This week we hit that mark … Covid-19 is now officially the deadliest outbreak in recent American history, surpassing the US fatalities from the 1918 Spanish Flu pandemic. You know, when we had no vaccines and access to health care was far worse than today.
Now over eighteen months into this thing deaths due to Covid in America alone crossed the 675,000 mark on Monday and are rising at an average of more than 1,900 fatalities each and every day, due to the fast-spreading Delta Variant.
The 1918 flu—which came in three waves, from the spring of 1918, the fall of 1918, and the winter and spring of 1919—killed an estimated 675,000 Americans in total, so now a 100 years later with modern technologies and treatments and new science available, we are still watching Americans die.
But by all means, please tell me masks don’t work and vaccines don’t work, because these new deaths and new cases fall squarely at the feet of those who don’t mask up and didn’t get the prick because … because.
Let’s compare that flu in 1918 and 1919, and COVID in 2020 and 2021:
In 1918 the US population was an estimated 103 million people; in 2020 the population was roughly 330 million. That means the 1918 flu killed about 1 in every 150 Americans, while COVID has taken the lives of 1 in 500.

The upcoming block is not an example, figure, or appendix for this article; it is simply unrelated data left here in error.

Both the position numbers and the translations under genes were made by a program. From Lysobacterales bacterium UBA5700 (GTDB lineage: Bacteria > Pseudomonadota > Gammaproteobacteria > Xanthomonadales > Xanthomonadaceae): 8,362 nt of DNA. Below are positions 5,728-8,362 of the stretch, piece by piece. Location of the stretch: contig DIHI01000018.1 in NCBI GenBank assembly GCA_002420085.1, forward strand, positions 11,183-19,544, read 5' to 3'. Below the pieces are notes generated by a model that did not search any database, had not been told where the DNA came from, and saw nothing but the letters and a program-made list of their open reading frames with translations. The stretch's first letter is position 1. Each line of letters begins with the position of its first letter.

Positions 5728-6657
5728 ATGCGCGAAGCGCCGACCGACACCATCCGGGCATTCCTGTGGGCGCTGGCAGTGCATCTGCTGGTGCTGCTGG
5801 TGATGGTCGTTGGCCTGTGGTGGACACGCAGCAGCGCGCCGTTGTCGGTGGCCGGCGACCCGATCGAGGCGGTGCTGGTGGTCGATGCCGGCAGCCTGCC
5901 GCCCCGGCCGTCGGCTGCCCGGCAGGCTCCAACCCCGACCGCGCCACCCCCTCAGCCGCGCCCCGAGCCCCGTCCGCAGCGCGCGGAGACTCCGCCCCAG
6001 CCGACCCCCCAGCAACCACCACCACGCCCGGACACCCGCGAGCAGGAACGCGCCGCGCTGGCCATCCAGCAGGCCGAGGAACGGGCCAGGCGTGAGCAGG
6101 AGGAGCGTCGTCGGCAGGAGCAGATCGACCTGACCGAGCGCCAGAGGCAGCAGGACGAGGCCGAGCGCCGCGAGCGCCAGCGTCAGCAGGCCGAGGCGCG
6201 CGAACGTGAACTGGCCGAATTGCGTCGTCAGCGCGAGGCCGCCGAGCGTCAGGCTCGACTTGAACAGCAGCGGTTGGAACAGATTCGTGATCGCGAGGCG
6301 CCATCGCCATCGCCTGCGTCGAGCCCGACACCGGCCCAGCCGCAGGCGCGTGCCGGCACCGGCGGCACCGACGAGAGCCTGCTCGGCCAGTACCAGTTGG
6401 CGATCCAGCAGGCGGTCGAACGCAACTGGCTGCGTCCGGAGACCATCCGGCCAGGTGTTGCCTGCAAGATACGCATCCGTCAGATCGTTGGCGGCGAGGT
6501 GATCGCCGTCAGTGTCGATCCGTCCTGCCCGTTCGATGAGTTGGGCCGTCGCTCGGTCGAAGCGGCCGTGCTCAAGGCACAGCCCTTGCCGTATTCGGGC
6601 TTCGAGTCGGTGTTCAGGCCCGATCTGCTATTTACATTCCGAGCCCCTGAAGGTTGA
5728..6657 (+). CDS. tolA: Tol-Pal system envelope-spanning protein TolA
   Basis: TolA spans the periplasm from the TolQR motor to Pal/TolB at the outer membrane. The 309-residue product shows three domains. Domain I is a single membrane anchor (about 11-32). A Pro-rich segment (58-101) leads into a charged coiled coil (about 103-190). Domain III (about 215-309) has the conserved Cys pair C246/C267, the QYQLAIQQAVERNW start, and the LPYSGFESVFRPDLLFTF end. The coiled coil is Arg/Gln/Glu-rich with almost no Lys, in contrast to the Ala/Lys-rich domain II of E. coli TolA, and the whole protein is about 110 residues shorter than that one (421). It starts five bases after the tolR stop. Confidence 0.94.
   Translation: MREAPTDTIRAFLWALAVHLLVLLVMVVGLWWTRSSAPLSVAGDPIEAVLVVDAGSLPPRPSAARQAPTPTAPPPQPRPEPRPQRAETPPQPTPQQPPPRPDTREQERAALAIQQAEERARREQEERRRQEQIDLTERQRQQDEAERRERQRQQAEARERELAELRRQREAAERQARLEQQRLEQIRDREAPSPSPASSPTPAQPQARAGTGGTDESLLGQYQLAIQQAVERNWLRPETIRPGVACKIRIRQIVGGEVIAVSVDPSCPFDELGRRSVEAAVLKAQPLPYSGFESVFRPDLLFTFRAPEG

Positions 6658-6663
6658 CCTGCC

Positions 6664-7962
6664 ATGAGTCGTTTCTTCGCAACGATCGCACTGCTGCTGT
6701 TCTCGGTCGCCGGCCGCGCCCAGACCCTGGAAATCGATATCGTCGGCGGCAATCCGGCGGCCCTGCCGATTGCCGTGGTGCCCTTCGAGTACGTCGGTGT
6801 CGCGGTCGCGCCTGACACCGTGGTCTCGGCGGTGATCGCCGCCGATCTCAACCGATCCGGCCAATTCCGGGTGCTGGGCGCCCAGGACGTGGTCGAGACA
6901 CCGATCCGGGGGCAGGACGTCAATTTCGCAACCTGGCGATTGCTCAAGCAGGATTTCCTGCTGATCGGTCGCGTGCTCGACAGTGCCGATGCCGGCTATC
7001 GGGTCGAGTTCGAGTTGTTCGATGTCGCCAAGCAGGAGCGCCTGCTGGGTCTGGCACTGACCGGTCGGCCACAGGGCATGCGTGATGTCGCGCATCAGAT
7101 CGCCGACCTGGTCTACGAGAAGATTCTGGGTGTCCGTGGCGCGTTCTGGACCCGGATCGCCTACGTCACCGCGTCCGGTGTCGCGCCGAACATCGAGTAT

Sure, there were fewer people in this country in 1918, so the percentages of those who died then are greater than today but think about healthcare and vaccines and treatments that we have today that were mere dreams to medical professionals a century ago. Unlike today, there was no vaccine for the 1918 flu; unlike today there was no CDC or national public health department; there were no antibiotics, intensive care units, ventilators or IV fluids.
And yet now more of us are dying than died then … some 2,000 a day.
The greatest country on Earth with the most stupid people who are more concerned with vacations and bars and football games than they are with helping save their fellow men and women.